“While Apple is yet to officially acknowledge the bug, it is a bit surprising to see such a critical bug, even for an early beta copy of iOS”
Apple has released both the developer and public betas of iOS 13, giving users across the world an early preview of the new interface and its features. However, recent reports online have revealed a surprisingly critical bug in the iOS 13 beta (both developer and public versions), which essentially exposes all your saved passwords to anyone who gets access to your phone. The issue is particularly affecting iOS 13 developer beta 3 and public beta 2, which is the latest beta version that iOS is running right now.
If you are running any of the above-mentioned iOS 13 betas, you can easily check for the bug by accessing Settings, and selecting Passwords and Accounts. Subsequently, choose the first option on the screen, which should read ‘Websites and App Passwords’. For the first time, selecting it would prompt you to enter the Face ID or Touch ID authentication, depending on which iPhone you are using. To breach the protection, all that a user needs to do right now is to ignore the biometric authentication prompts, and keep on repeatedly tapping on the option. After a few times, the option will simply open up, giving anyone with physical or remote access to your phone full freedom to check all your saved passwords, and hence creating a potentially severe data breach scenario.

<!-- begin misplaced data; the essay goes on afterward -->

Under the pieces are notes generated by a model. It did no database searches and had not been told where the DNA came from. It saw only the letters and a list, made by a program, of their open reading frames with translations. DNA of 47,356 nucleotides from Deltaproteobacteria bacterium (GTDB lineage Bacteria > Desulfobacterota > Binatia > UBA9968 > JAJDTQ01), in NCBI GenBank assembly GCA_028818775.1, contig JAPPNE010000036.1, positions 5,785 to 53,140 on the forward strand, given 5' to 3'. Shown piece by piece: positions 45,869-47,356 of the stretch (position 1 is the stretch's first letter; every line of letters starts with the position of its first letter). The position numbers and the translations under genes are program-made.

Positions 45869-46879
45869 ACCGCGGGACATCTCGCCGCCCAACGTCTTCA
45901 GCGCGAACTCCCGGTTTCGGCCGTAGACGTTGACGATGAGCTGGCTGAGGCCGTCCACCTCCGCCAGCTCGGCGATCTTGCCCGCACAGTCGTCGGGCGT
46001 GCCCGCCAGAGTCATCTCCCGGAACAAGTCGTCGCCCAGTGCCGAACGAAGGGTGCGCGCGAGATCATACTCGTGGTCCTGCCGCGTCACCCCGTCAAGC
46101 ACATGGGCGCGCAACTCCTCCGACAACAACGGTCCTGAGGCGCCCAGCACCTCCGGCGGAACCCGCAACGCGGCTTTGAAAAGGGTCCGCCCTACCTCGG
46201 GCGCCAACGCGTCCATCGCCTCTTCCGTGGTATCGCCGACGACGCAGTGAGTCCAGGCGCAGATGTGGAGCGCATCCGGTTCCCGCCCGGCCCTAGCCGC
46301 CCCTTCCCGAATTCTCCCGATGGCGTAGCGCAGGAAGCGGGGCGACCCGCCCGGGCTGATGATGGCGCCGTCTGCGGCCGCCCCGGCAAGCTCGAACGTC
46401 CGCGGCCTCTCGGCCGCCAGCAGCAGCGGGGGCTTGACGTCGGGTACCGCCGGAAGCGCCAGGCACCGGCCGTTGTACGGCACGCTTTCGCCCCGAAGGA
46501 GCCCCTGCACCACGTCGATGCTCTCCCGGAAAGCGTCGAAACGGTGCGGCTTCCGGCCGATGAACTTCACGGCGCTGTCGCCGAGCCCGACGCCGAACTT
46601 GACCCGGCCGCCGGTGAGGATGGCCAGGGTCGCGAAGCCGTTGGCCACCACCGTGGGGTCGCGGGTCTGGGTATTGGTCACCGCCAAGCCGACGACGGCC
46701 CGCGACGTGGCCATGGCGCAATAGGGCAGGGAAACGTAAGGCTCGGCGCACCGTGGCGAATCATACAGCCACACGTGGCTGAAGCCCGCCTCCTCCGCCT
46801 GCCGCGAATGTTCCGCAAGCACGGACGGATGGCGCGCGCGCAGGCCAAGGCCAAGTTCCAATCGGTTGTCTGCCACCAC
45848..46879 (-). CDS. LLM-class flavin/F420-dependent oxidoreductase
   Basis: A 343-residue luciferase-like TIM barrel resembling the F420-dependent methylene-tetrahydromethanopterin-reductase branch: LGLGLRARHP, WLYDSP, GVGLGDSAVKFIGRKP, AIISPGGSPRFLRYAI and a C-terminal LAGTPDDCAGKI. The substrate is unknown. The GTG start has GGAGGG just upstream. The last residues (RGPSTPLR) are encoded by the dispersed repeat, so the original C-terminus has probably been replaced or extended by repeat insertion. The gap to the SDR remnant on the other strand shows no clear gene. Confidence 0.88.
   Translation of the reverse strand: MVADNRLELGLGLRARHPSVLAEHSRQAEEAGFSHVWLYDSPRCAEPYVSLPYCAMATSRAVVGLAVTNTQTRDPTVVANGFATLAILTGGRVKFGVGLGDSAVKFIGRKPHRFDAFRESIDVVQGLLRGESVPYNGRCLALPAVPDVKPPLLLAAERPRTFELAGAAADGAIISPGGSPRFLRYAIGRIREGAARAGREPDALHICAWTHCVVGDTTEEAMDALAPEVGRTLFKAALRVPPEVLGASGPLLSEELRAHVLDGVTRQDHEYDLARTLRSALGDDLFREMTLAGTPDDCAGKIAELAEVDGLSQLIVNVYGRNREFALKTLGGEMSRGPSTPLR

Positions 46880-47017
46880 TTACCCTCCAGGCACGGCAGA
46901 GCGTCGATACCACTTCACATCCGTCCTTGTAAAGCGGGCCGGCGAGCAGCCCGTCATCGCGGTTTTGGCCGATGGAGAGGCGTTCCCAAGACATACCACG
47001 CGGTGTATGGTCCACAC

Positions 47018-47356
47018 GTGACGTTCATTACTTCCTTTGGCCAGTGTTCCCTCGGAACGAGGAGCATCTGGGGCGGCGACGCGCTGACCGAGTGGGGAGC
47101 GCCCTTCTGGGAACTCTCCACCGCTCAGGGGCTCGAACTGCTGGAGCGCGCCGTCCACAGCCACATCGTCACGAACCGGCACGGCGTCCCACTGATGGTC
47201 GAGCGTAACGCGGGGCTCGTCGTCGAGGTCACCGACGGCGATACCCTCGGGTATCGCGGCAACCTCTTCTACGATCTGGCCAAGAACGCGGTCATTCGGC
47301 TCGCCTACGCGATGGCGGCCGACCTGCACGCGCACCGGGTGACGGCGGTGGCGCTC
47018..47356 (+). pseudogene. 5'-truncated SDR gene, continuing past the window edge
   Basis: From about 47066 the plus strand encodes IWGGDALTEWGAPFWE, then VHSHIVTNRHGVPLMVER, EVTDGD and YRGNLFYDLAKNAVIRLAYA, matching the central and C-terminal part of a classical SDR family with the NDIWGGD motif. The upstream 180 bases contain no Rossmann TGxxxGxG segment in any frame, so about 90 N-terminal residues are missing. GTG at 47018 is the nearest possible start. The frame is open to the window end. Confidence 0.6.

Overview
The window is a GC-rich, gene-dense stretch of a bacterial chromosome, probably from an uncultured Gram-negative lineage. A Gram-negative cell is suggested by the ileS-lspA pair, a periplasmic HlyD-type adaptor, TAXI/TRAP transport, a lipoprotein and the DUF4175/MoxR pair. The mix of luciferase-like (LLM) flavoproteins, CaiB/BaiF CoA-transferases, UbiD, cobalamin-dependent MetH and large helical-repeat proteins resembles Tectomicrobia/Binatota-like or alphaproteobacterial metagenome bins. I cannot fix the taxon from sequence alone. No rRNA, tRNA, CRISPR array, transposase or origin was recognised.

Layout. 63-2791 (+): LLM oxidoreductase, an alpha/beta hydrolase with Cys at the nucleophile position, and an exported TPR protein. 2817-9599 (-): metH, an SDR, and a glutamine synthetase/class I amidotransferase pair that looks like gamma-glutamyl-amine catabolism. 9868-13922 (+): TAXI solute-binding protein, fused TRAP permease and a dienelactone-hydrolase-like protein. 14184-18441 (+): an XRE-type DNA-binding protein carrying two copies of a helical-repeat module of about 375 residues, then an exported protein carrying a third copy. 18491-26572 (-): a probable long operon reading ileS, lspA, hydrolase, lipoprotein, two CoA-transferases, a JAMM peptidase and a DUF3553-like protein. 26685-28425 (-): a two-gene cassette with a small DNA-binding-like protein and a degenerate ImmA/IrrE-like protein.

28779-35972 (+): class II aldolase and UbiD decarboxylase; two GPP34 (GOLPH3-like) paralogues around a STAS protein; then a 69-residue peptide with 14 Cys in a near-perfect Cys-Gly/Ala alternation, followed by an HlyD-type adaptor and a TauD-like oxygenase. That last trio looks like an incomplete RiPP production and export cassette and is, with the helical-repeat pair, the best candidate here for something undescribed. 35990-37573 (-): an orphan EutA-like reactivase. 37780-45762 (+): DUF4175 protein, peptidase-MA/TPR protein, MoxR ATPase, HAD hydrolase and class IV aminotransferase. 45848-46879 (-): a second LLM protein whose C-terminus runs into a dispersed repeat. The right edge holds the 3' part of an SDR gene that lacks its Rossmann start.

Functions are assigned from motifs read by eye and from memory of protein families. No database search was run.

Every iOS beta typically comes with a few bugs that require ironing out. However, it is a bit surprising to see a bug of this stature make it to a build, that too in a public beta version, which is more widely distributed and used than the developer beta version. Apple is seemingly set to release the next beta version of both the developer and public builds of iOS 13 within the next few days, where we might expect the company to patch the vulnerability. Every beta version typically comes with a few interface, connectivity and functionality bugs, which are gradually improved in the lead-up to the stable build rollout.
However, seeing that Apple is yet to officially acknowledge the flaw, it is not clear if the company will be issuing a fix just yet. Multiple users are believed to have used the beta feedback tool to inform Apple of the glitch, and given Apple’s typically glowing record of issuing prompt patches for critical vulnerabilities, we certainly expect them to live up to their reputation this time as well.